In order to increase resolution, depth of focus, and process latitude the use of phase reticles has been introduced. Phase reticles often require the exposure of not only the phase reticle, but the additional aligned exposure of a second trimming reticle to achieve the desired result. Thus each field must be exposed twice first with the phase reticle, and then again with the trim reticle, usually under different conditions of illumination.

The most common method of executing this double exposure sequence is to load the phase reticle (referred to as “A”), expose an entire wafer, load the trim reticle (referred to as “B”), and then re-expose the wafer. The wafer is then removed from the wafer stage, and the next wafer is loaded. Repeating this process on a number of wafers results in an “AB AB AB” sequence of exposures where both reticle A and reticle B are exposed on each wafer. Each blank space in the sequence represents the unloading of an exposed wafer and the loading and alignment of the next unexposed wafer.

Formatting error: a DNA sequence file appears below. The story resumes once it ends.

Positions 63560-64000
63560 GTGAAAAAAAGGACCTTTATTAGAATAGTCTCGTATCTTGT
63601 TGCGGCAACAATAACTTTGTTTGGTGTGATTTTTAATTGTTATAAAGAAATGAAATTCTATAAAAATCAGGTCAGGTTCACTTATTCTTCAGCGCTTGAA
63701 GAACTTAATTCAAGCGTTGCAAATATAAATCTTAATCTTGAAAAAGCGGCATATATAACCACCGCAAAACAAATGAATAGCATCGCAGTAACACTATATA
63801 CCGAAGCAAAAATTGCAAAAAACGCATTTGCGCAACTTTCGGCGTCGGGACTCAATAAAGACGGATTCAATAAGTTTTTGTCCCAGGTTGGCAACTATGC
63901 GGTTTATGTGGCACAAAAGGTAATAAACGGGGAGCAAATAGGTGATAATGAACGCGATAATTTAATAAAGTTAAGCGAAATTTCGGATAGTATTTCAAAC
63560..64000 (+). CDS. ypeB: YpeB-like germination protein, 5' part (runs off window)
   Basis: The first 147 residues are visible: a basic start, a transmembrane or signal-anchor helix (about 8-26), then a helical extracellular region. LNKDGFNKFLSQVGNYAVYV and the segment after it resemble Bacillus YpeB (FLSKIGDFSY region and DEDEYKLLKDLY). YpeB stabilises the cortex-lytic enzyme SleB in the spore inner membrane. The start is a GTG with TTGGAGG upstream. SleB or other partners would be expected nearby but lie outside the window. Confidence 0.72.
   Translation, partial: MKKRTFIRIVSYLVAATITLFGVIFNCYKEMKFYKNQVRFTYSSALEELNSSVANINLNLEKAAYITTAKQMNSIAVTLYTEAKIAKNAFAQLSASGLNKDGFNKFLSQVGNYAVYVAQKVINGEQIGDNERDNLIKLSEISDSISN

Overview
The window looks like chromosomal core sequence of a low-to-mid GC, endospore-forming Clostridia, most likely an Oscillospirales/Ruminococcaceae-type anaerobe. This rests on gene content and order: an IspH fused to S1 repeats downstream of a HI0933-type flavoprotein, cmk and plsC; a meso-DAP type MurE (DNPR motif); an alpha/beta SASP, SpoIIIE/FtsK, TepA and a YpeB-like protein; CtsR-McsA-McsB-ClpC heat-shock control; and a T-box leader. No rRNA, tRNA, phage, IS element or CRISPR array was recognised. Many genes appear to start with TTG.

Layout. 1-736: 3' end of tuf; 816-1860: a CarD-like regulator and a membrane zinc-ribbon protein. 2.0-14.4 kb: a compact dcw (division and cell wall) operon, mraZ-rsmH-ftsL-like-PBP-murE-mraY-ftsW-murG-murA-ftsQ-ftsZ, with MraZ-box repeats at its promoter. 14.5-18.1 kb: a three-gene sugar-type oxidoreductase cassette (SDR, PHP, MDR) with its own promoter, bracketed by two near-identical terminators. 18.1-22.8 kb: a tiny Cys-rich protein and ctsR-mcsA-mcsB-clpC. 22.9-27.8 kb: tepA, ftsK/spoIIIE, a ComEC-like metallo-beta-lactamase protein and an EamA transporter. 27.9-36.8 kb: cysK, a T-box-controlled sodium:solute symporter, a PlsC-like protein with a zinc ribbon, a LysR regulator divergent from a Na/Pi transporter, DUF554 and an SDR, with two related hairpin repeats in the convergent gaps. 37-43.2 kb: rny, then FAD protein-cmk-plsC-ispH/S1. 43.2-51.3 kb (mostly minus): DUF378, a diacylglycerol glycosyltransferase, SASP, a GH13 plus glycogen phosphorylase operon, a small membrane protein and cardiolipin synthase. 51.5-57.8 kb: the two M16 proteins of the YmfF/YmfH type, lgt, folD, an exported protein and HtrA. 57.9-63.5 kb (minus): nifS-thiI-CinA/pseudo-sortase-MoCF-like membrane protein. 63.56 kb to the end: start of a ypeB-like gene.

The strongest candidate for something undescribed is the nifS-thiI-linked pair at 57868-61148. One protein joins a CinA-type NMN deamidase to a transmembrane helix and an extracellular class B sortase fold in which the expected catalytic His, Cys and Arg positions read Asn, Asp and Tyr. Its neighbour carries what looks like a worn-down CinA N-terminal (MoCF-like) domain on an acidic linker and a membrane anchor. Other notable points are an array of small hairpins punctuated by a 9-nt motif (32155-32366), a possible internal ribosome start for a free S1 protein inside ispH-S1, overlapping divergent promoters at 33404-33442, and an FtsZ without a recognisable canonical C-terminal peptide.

Usually the order of exposure is not critical, so that an “AB BA AB BA” exposure sequence can be used resulting in only one reticle swap for each wafer exposed rather than two for “AB AB AB.” The number of reticle exchanges can be reduced by sequencing multiple wafers through system, and then swapping reticles, but then each wafer must be handled twice, and the increased time delay between double exposures can cause process problems.